The differences between these dating sites are really reflective of what their creators were trying to accomplish –  eHarmony was founded with an eye towards lowering the divorce rate, so to sign up you are forced to answer an hours worth of personality questionnaires and can only view the profiles of people with whom you are compatible.  You also have to be pretty financially committed to finding romantic harmony, with a one month subscription running at about $60 a month with discounts if you sign up for longer.  OKCupid on the other hand was started by a crew of Harvard mathematicians and is thus focused on getting their users to answer questions of varying predictive value.  For example, answering yes to “Do you like the taste of beer” is highly predictive of whether someone will have sex on the first date.  Ultimately though, all of these sites are faced with the same problem: how to facilitate meetings between strangers.

I first heard about internet dating in a socially acceptable context back in 2011 when a good friend of mine introduced me to OKCupid.  She was using it to reach out to a demographic that was new to her – men.  Before her introduction I pretty much thought internet dating was for sad sacks looking “the one” because they were too weird for the real world, like WOWers, people with facial deformities, Asperger’s, or my Grade 12 World History teacher who unfortunately resembled a human mole, who I found on LavaLife.  When I first signed up and carefully created/curated my profile, it was like I had just discovered Facebook.  I was struck by the sheer number of “normal” people out there with pets and mothers and jobs who were waiting for me to click onto their profiles or send them a stupid message.  I was immediately hooked and began going on date after date after date – sometimes more than once in a night.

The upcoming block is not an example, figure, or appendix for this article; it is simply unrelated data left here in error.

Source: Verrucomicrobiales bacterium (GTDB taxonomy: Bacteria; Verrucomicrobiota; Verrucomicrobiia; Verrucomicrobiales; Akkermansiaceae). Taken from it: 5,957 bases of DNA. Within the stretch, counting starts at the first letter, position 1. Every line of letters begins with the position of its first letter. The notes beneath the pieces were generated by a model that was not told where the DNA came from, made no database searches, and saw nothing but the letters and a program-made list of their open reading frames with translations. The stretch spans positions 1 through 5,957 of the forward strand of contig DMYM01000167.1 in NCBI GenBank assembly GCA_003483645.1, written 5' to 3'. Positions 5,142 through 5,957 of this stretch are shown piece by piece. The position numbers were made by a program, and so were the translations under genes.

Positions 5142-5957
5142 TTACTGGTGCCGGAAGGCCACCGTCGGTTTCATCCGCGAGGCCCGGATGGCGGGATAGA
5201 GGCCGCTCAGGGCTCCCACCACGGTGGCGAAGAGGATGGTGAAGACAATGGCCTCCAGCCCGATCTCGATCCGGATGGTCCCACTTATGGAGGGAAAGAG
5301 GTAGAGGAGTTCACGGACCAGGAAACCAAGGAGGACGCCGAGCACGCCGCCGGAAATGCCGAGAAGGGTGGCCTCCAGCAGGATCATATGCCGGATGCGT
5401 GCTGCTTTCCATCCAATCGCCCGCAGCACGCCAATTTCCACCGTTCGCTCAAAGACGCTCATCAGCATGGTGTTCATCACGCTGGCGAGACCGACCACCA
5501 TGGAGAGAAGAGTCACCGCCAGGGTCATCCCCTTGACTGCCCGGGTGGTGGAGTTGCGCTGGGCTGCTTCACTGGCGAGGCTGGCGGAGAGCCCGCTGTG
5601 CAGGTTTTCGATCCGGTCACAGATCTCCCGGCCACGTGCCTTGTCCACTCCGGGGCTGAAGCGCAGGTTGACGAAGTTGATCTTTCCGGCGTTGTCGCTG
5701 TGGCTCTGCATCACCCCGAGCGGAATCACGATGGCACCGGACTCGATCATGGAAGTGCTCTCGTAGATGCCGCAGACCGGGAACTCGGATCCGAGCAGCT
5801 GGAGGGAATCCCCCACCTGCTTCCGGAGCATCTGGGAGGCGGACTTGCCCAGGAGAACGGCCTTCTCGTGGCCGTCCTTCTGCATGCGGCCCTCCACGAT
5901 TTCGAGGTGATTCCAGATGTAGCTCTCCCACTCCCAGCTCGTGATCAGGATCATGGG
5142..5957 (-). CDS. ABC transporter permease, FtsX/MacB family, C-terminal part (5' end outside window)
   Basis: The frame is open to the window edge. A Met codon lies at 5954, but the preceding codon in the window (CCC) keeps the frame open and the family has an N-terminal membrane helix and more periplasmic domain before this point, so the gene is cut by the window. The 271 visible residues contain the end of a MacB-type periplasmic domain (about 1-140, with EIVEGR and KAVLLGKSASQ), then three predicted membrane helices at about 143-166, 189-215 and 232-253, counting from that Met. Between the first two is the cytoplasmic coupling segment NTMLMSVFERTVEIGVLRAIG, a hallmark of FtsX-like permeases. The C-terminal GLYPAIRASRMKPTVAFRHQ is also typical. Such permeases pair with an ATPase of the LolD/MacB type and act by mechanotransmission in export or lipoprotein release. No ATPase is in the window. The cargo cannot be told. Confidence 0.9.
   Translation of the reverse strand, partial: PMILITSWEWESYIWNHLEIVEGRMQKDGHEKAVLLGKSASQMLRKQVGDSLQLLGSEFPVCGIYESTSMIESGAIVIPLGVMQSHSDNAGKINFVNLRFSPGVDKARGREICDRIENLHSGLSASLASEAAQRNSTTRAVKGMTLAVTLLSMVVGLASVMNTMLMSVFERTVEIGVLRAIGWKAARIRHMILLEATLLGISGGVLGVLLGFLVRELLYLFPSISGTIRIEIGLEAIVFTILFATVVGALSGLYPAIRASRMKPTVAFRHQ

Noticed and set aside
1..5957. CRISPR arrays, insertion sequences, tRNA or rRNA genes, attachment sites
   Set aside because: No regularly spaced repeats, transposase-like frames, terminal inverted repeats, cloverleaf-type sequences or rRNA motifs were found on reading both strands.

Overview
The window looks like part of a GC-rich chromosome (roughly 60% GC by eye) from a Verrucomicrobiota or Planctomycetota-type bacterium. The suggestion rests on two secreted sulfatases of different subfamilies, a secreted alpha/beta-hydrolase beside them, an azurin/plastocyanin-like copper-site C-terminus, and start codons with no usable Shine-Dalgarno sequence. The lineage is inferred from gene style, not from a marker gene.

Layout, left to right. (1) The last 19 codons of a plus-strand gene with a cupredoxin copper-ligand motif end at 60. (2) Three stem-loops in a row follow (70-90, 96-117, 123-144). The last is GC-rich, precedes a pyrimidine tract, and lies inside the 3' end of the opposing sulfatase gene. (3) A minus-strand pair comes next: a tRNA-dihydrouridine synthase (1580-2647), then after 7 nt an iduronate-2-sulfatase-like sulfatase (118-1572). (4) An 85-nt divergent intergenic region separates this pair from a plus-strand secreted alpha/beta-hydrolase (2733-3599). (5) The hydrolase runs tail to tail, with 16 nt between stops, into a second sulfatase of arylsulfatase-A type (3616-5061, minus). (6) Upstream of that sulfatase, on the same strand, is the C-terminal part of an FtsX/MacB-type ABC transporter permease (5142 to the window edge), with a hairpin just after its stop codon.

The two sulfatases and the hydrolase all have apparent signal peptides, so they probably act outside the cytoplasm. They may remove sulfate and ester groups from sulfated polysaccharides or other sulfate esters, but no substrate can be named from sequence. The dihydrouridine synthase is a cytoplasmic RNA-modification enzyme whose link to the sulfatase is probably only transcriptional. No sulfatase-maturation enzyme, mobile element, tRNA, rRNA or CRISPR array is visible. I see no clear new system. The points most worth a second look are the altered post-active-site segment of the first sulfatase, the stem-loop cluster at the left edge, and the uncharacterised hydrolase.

Of course, online dating isn’t all fun and fucks, sometimes people get raped and murdered.  Carole Markin famously sued to begin doing background checks on its users after she was brutally raped by a registered sex offender on their second date.  Even more notorious, the so-called Craigslist Killer (aka medical student Philip Markoff) was accused of three armed robberies and a murder, all of the victims reportedly having made contact with him via Craigslist personal ads.  What is clear about these terrible scenarios however is that they could have occurred in the context of “regular” dating too.  Just like in the non-virtual world, online dating requires some reliance on gut-feelings and best practices.  It’s probably not a good idea to go home with a stranger or invite them over for a first date.  In practice though, I have a hard time taking my own advice.